Enzymes: they are the central drivers for biochemical metabolic processes in every living cell, enabling reactions to take place efficiently. It is this very...

Im Focus: New double-contrast technique picks up small tumors on MRI

Early detection of tumors is extremely important in treating cancer. A new technique developed by researchers at the University of California, Davis offers a significant advance in using magnetic resonance imaging to pick out even very small tumors from normal tissue. The work is published May 25 in the journal Nature Nanotechnology.

researchers at the University of California, Davis offers a significant advance in using magnetic resonance imaging to pick out even very small tumors from...

Im Focus: I-call - When microimplants communicate with each other / Innovation driver digitization - "Smart Health“

Microelectronics as a key technology enables numerous innovations in the field of intelligent medical technology. The Fraunhofer Institute for Biomedical Engineering IBMT coordinates the BMBF cooperative project "I-call" realizing the first electronic system for ultrasound-based, safe and interference-resistant data transmission between implants in the human body.

When microelectronic systems are used for medical applications, they have to meet high requirements in terms of biocompatibility, reliability, energy...

Im Focus: When predictions of theoretical chemists become reality

Thomas Heine, Professor of Theoretical Chemistry at TU Dresden, together with his team, first predicted a topological 2D polymer in 2019. Only one year later, an international team led by Italian researchers was able to synthesize these materials and experimentally prove their topological properties. For the renowned journal Nature Materials, this was the occasion to invite Thomas Heine to a News and Views article, which was published this week. Under the title "Making 2D Topological Polymers a reality" Prof. Heine describes how his theory became a reality.

Ultrathin materials are extremely interesting as building blocks for next generation nano electronic devices, as it is much easier to make circuits and other...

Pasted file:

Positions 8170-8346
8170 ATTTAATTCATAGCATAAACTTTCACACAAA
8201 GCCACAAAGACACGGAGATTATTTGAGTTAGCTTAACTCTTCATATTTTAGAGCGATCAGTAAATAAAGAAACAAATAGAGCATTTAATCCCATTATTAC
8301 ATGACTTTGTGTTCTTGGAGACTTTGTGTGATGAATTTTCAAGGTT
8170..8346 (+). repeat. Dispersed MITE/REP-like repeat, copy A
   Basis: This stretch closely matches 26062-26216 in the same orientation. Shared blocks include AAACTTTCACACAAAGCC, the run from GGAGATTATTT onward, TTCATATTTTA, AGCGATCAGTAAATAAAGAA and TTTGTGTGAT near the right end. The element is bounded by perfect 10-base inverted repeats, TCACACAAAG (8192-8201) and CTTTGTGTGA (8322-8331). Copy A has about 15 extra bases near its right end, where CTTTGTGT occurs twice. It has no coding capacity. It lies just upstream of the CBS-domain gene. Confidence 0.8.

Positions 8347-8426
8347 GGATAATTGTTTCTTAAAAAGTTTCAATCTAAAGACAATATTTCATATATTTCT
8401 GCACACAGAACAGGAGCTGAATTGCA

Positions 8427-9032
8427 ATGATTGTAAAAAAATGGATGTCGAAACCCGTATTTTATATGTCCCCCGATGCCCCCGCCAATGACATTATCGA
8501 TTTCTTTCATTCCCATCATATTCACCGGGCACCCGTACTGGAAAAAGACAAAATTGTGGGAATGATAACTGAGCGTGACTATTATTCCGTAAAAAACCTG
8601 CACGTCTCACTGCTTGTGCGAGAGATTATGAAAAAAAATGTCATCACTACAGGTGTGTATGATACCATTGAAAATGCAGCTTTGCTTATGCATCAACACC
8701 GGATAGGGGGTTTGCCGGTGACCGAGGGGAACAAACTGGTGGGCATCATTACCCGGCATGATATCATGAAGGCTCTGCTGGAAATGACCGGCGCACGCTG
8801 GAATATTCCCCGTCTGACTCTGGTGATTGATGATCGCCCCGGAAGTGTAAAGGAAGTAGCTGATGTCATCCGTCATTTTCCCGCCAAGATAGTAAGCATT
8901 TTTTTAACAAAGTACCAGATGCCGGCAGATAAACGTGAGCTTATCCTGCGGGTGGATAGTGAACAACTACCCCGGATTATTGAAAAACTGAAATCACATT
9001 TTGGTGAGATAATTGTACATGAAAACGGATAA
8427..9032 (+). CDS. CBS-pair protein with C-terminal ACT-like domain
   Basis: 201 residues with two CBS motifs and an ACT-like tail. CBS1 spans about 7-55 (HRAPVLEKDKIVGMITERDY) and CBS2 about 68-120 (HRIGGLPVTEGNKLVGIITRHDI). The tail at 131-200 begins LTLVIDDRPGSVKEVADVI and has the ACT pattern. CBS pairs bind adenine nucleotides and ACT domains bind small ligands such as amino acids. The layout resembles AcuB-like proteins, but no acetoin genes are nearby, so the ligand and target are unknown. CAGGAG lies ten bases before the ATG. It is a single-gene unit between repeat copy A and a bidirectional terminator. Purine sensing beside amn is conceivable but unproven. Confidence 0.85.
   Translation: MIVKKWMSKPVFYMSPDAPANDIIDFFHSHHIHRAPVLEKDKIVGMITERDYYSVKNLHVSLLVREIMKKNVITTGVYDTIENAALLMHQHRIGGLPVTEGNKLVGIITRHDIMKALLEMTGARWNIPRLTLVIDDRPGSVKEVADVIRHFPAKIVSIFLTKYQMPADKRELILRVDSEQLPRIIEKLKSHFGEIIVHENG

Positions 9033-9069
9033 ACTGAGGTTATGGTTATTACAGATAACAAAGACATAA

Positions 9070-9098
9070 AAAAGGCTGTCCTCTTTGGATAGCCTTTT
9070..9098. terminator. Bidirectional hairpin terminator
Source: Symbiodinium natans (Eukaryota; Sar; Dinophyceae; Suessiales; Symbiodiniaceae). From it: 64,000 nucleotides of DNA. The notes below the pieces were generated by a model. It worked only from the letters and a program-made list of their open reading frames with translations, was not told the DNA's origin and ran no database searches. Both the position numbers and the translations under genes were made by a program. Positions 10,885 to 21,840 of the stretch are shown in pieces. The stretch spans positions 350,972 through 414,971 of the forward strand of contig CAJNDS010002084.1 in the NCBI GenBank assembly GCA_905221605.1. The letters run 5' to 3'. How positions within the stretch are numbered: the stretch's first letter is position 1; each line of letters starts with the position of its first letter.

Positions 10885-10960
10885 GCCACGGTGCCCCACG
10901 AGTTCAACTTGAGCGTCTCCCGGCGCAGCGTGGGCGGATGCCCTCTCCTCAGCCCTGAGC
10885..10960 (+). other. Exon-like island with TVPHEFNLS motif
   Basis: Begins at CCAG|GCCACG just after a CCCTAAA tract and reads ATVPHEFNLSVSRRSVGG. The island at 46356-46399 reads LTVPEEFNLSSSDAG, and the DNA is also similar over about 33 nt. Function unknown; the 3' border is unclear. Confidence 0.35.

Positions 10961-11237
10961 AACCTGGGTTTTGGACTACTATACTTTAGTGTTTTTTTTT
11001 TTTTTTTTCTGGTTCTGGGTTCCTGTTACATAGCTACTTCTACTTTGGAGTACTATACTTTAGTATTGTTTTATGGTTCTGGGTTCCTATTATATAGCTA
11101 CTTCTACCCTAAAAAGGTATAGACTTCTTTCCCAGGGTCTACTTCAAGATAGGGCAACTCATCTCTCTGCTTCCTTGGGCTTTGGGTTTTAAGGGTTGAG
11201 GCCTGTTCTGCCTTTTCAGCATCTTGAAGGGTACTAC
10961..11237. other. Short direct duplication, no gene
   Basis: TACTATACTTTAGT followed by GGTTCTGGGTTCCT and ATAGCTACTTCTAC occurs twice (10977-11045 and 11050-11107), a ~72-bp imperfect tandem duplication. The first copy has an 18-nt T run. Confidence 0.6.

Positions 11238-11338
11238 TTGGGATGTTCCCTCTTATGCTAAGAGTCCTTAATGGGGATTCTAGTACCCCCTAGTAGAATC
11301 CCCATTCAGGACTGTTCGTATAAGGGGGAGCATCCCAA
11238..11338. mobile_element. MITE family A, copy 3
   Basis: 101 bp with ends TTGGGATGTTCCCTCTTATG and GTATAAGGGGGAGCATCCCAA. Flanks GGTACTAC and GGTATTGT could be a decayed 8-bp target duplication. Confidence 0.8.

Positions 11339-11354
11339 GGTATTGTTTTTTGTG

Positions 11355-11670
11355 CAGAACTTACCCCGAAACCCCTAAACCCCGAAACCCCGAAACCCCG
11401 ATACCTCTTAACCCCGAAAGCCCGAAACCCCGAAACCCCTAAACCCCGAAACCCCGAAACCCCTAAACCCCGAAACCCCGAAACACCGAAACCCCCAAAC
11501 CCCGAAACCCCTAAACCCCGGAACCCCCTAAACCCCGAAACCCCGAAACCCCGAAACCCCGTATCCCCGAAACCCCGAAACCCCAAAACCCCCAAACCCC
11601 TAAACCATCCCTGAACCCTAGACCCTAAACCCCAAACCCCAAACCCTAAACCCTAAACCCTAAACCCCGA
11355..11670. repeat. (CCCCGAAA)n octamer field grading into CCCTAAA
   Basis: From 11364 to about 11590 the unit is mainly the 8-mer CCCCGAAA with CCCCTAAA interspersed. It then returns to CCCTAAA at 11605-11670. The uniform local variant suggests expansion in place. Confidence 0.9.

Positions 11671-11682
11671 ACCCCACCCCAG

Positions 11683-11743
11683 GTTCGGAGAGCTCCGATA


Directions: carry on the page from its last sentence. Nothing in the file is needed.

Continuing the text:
Im Focus: Rolling into the deep

Scientists took a leukocyte as the blueprint and developed a microrobot that has the size, shape and moving capabilities of a white blood cell. Simulating a blood vessel in a laboratory setting, they succeeded in magnetically navigating the ball-shaped microroller through this dynamic and dense environment. The drug-delivery vehicle withstood the simulated blood flow, pushing the developments in targeted drug delivery a step further: inside the body, there is no better access route to all tissues and organs than the circulatory system. A robot that could actually travel through this finely woven web would revolutionize the minimally-invasive treatment of illnesses.

A team of scientists from the Max Planck Institute for Intelligent Systems (MPI-IS) in Stuttgart invented a tiny microrobot that resembles a white blood cell...

All Focus news of the innovation-report >>>

Anzeige

Anzeige

VideoLinks
Industry & Economy
Event News

Dresden Nexus Conference 2020: Same Time, Virtual Format, Registration Opened

19.05.2020 | Event News

Aachen Machine Tool Colloquium AWK'21 will take place on June 10 and 11, 2021

07.04.2020 | Event News

International Coral Reef Symposium in Bremen Postponed by a Year

06.04.2020 | Event News

 
Latest News

Black nitrogen: Bayreuth researchers discover new high-pressure material and solve a puzzle of the periodic table

29.05.2020 | Materials Sciences

Argonne researchers create active material out of microscopic spinning particles

29.05.2020 | Materials Sciences

Smart windows that self-illuminate on rainy days

29.05.2020 | Power and Electrical Engineering

VideoLinks
Science & Research
Overview of more VideoLinks >>>